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Editorial Note on Continuing Mediation Efforts in China
Nationalist-Communist fighting escalated in North China during the summer of 1946 and began to spread into Manchuria. Both sides had seemingly concluded that the political issues could only be settled militarily. Neither, however, desired to appear to be the proximate cause of the end of General Marshall’s mediation efforts. For his part, Marshall had no desire to be an umpire in a civil war that he suspected neither side could win and he feared might ultimately involve the United States and the Soviet Union, but he believed that he owed the Chinese people his best efforts to seek a solution as long as any hope for one existed. He believed that there were “liberals” among nonparty leaders—and even within the two contending parties—who might be induced to coalesce to facilitate a reformist coalition government under Chiang Kai-shek’s leadership. Despite rising hostility toward the United States in China and Chinese press attacks on his personal integrity, Marshall resolved to continue his efforts a while longer.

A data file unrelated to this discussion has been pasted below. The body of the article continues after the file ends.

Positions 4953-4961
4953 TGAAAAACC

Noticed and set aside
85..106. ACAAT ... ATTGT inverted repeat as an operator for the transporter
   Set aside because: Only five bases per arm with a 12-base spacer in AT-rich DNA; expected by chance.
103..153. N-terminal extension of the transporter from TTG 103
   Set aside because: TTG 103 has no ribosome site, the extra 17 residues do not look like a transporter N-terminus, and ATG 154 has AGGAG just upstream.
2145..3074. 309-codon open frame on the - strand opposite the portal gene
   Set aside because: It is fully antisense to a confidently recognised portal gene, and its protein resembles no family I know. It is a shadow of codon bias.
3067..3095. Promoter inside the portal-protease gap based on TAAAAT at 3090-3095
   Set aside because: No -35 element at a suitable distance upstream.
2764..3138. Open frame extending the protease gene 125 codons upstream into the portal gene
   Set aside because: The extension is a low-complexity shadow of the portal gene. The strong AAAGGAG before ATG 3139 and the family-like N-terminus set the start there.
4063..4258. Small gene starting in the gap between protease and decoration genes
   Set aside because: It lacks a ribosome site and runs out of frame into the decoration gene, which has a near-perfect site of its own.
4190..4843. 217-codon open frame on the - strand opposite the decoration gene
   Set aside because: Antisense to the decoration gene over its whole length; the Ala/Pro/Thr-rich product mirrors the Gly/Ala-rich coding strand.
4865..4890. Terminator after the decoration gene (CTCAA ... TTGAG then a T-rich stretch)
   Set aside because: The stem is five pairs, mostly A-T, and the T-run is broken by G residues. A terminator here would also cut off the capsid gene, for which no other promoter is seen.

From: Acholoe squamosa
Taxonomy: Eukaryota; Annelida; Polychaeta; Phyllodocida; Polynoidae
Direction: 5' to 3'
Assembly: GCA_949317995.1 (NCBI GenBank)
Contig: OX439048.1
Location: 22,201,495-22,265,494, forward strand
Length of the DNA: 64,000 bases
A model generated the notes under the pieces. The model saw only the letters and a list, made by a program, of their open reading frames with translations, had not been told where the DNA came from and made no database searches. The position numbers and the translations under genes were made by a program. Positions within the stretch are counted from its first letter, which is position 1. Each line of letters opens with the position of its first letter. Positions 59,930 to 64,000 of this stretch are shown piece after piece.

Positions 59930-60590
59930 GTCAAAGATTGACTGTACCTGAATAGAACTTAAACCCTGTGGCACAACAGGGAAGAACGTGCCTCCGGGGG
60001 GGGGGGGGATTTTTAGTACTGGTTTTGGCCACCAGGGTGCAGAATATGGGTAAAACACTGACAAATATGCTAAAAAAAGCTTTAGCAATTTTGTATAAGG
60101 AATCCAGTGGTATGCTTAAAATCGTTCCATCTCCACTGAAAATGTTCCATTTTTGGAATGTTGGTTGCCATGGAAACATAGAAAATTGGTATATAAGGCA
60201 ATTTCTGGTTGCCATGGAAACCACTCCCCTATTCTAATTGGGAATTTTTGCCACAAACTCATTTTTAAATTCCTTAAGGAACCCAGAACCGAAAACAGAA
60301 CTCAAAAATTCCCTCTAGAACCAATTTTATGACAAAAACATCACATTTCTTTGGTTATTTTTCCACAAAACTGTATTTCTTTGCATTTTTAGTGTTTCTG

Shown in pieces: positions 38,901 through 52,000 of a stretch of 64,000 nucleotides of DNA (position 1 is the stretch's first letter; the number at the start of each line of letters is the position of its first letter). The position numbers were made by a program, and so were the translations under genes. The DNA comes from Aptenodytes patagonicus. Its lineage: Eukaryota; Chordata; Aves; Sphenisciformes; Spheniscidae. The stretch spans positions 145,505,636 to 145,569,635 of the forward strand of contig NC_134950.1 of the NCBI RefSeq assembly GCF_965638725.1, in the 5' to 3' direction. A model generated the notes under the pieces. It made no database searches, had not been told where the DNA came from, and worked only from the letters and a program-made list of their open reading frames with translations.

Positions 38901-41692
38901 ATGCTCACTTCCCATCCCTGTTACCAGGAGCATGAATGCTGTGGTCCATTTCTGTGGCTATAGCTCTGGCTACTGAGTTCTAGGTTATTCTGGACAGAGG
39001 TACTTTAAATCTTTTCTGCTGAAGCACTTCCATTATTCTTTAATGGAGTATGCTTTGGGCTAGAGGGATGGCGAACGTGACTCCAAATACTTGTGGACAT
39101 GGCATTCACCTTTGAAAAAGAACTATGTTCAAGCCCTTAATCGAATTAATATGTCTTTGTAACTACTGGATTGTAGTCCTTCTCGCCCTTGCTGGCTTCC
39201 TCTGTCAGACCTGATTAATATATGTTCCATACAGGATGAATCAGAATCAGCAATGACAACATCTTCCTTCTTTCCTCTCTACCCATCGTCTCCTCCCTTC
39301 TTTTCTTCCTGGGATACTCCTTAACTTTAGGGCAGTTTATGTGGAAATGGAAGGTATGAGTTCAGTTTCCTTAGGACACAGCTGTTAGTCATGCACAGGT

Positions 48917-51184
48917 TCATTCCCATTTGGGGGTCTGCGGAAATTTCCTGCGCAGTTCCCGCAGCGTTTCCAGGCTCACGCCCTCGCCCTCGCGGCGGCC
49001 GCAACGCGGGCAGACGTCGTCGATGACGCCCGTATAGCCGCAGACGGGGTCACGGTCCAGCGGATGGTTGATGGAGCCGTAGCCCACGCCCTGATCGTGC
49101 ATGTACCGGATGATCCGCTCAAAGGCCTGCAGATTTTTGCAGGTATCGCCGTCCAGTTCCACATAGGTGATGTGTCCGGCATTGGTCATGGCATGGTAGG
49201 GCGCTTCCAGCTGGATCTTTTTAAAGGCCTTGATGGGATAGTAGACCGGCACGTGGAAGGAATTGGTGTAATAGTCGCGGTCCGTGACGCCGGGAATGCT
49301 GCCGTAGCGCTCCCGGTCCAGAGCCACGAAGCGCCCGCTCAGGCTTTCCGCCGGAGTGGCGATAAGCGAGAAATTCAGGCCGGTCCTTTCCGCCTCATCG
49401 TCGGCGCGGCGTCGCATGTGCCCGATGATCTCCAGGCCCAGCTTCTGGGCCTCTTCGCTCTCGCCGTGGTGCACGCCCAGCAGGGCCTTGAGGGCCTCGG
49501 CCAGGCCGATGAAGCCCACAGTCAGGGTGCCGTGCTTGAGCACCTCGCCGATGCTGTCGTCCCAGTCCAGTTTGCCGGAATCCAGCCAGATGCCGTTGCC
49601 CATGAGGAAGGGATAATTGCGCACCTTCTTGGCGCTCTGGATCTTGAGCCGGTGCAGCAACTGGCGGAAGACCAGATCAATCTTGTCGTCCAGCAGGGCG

Recommended Citation: ThePapers of George Catlett Marshall, ed.Larry I. Bland and Sharon Ritenour Stevens(Lexington, Va.: The George C. Marshall Foundation, 1981- ). Electronic version based on The Papers of George Catlett Marshall, vol. 5, “The Finest Soldier,” January 1, 1945-January 7, 1947 (Baltimore and London: The Johns Hopkins University Press, 2003), p. 675.